MGM's upcoming remake of Red Dawn was supposed to hit theaters in 2010, but the studio's well-documented bankruptcy saga effectively put all of the projects they had in the pipeline on hold.
Since its recent restructuring, MGM has pushed high-profile projects like The Hobbit, Bond 23, and the RoboCop reboot back into development - but there's been no official confirmation of when films that were completed before the company filed for Chapter 11 will be released.
Red Dawn will likely hit theaters at some point this year, but the film (which wrapped production in 2009) has one more significant alteration to undergo before it will be ready to hit theaters. The original 1984 film featured a group of small-town teenagers in America's heartland taking a stand against Soviet invaders - but with the disintegration of the U.S.S.R. in 1991, producers initially decided that Chinese assailants would be more appropriate for the remake.
According to the LA Times, the filmmakers have decided to change the villains yet again. Instead of the Chinese, North Korean soldiers will now invade the U.S. in the Red Dawn remake. The switch was made in an effort to give the film greater box office appeal in China - which has become one of the most profitable markets for American movies.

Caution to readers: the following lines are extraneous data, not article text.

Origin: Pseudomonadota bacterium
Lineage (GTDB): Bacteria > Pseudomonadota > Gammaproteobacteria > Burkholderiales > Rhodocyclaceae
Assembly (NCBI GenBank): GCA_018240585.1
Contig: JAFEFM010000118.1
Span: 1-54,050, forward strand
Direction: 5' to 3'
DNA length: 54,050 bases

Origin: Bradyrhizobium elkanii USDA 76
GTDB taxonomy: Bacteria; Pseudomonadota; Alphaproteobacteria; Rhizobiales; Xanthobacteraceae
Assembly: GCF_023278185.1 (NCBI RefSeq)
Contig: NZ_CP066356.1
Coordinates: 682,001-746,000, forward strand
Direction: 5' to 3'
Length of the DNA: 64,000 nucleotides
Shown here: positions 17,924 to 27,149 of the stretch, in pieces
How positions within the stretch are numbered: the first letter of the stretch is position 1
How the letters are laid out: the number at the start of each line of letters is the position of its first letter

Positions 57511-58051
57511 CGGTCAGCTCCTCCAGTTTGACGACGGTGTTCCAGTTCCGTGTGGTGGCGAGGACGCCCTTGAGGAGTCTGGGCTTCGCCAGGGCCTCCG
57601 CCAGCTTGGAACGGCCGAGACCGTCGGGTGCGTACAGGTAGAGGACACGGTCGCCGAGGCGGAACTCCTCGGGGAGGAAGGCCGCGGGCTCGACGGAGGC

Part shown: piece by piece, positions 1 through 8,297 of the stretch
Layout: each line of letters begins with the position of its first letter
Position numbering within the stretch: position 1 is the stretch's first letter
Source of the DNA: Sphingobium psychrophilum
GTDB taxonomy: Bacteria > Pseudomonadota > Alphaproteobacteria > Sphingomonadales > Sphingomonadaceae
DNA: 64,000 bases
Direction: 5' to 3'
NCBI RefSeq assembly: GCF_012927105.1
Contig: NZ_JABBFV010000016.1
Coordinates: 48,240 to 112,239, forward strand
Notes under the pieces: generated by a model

Around the time MGM first delayed the release of Red Dawn, a Chinese newspaper called the Global Times expressed concerns that the film would demonize their state and its citizens (thanks in part to certain leaked images from the set). Evidently, this may have been a factor in scaring off potential distributors who were apprehensive about what effect their involvement with the film would have on future dealings with China.
So without any official complaints from the Chinese government, MGM will spend $1 million to construct a new opening sequence, re-edit several scenes, and digitally change Chinese symbols into Korean. It may sound somewhat ridiculous, but the fact of the matter is that the studio really had no alternative. If the film fails to secure distribution, it could wind up going straight to video - or being permanently shelved.
Interestingly, the video game Homefront (which was written by John Milius, the screenwriter of the original Red Dawn) recently underwent a similar change - THQ decided to swap out the game's Chinese invaders for North Korean forces instead.
Even though China currently only permits around 20 non-Chinese films to be released there each year, they're still the fifth largest box office market outside of the United States. Had Red Dawn opened in its original incarnation, many believe that a backlash would have been inevitable and that the film's premise was flawed and problematic from the start.
Producer Tripp Vinson believes that the changes will make the Red Dawn remake "smarter and more dangerous", but I have to admit that the idea of North Korea invading the U.S. seems a bit more farfetched to me. However, this is obviously a business decision above all else and it sounds like without these alterations, Red Dawn might never see the light of day.
Source: LA Times.
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